Launching a Web Bookstore? It's the Prices, Stupid

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AllBooks4Less.com Inc. plans to compete against the giants dominating the online bookselling arena by giving buyers what the new commerce site said they want most: the lowest prices. But even though the firm insists it will have healthy margins, the company is stingy with details on where it will get its inventory.


The Hauppauge, NY, company, which launched last month, pins its hopes on a limited inventory and a business model designed to take advantage of the trend toward comparative pricing on the Internet. A group of private investors expects the AllBooks4Less approach to keep the company afloat among leviathans Amazon.com and barnesandnoble.com.


"We are entering a space with some heavy hitters," said CEO John Vogus. Myriad smaller sites populate the space as well.


Traffic-wise, things started off well. AllBooks4Less went live at noon Nov. 14, the same day the company ran an ad in The New York Times Book Review offering any two titles in its inventory free to each of the site's first 25,000 visitors. By 12:22 p.m., the company had a whopping 130,000 shoppers, Vogus said.


Of course, giving away inventory won't keep a company in business. To get in the black, AllBooks4Less will try to take advantage of the increasing use among consumers of shopping bots and comparative pricing sites on the Net. Web destinations like www.dealtime.com let shoppers contrast prices for specific products across the Net. Major portals, including Lycos Inc. and Microsoft Corp.'s MSN, operate comparison sites. Smaller sites such as www.bookpricer.com focus specifically on the cost of books.


AllBooks4Less guarantees the lowest price on any of the 30,000 to 35,000 titles it stocks. Otherwise, consumers name their own price for the title - which, of course, means 1 cent most of the time. (Vogus said that, oddly enough, some consumers who find a lower price outside AllBooks4Less name a price higher than a penny.)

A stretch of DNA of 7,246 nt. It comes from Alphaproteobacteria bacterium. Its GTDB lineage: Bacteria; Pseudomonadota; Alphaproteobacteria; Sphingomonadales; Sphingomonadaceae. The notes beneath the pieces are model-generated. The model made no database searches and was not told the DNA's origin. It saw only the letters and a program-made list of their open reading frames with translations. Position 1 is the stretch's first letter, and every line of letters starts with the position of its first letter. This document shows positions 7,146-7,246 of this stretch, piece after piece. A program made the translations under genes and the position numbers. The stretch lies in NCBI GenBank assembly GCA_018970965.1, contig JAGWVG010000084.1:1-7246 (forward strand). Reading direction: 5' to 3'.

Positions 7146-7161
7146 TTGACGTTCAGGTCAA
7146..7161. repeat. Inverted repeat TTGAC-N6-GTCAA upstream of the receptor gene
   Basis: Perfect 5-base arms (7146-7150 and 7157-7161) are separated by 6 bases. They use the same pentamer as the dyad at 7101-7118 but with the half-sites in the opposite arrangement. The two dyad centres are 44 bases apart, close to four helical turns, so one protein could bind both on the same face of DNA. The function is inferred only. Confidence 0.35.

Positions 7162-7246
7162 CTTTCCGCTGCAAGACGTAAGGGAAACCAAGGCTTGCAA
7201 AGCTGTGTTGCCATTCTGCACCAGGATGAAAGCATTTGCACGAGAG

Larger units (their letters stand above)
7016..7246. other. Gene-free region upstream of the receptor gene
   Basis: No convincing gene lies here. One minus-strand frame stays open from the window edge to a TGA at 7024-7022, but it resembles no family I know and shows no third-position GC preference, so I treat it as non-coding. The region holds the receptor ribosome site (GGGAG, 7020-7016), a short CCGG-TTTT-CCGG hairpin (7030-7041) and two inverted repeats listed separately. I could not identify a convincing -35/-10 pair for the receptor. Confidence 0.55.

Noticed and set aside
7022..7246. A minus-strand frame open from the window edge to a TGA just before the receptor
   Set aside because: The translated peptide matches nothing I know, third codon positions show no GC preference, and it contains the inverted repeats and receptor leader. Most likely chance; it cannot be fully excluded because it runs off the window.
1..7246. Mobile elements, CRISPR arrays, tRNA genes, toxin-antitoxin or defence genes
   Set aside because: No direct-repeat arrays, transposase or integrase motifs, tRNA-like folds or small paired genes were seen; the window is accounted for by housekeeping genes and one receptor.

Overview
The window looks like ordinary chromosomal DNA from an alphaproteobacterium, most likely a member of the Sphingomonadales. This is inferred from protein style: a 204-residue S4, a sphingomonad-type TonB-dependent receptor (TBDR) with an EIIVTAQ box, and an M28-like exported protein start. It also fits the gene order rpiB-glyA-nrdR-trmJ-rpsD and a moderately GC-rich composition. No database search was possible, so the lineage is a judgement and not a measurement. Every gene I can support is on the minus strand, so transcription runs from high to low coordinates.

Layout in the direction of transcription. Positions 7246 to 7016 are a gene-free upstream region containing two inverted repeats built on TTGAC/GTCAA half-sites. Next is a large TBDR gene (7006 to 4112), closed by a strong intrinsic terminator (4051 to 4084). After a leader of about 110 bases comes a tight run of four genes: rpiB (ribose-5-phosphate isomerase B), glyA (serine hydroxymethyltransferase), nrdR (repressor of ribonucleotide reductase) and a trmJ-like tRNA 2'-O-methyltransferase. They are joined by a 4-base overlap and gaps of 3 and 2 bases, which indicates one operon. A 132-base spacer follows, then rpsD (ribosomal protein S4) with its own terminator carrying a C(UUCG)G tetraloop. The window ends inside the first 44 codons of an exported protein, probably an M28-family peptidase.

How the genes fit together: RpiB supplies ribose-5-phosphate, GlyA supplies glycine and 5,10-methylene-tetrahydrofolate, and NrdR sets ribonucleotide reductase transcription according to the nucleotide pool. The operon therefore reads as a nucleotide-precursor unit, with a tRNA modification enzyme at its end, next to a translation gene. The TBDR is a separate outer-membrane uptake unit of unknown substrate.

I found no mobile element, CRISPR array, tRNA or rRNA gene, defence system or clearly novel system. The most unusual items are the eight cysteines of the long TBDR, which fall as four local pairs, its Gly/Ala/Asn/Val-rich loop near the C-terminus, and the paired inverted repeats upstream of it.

A button on the AllBooks4Less site lets shoppers enter the International Standard Book Number assigned to a particular title. The site instantly shows the book's prices at Amazon and barnesandnoble. AllBooks4Less challenges consumers to ferret out prices from other merchants as well.


An ISBN-based search by DM News for a random title on three comparison shopping sites - www.bookpricer.com, www.price-scan.com and www.bestwebbuys.com - reported the lowest price at AllBooks4Less each time. But the company is not included on all comparison engines or on the comparison sites operated by the large portals. Vogus said the company is "continuing to build relationships."


AllBooks4Less boasts of discounts ranging between 40 percent and 70 percent. That, of course, begs the question: How can the company sell so cheaply when merchants such as Amazon, for example, sell at shallower discounts and still can't make a profit?


To a large extent, it's a question Vogus didn't want to get specific about, though he expects to be profitable in two years.


He said the company buys from both wholesalers and publishers, sometimes in "very large quantities" and the site doesn't offer the latest blockbuster bestsellers that the firm can't find cheap. Instead, Allbooks4Less focuses on titles that have sold solidly for years - The Joy of Cooking, Webster's Dictionary and Richard Scarry children's books are examples.


In addition to picking up publishers' excess inventory, Allbooks4Less has bought entire wholesaling operations and bookstores, Vogus said, though he declined to name any. And the company outsources heavily. USinternetworking Inc., Annapolis, MD, serves the company's virtual store at www.allbooks4less.com. Arnold Industries Inc., a Lebanon, PA, trucking and warehouse services firm, handles fulfillment. Interactive Papyrus, Colorado Springs, CO, is building its affiliate program.


The firm has strategic relationships with book sources but "we can't let the cat out of the bag," Vogus said. He noted that some relationships come through the firm's private - and silent - investors. Vogus declined to specify the company's other initial investors other than to say some seed money came from Germany.


"They're very high net worth individuals, and they want to remain ... very quiet partners," Vogus said.
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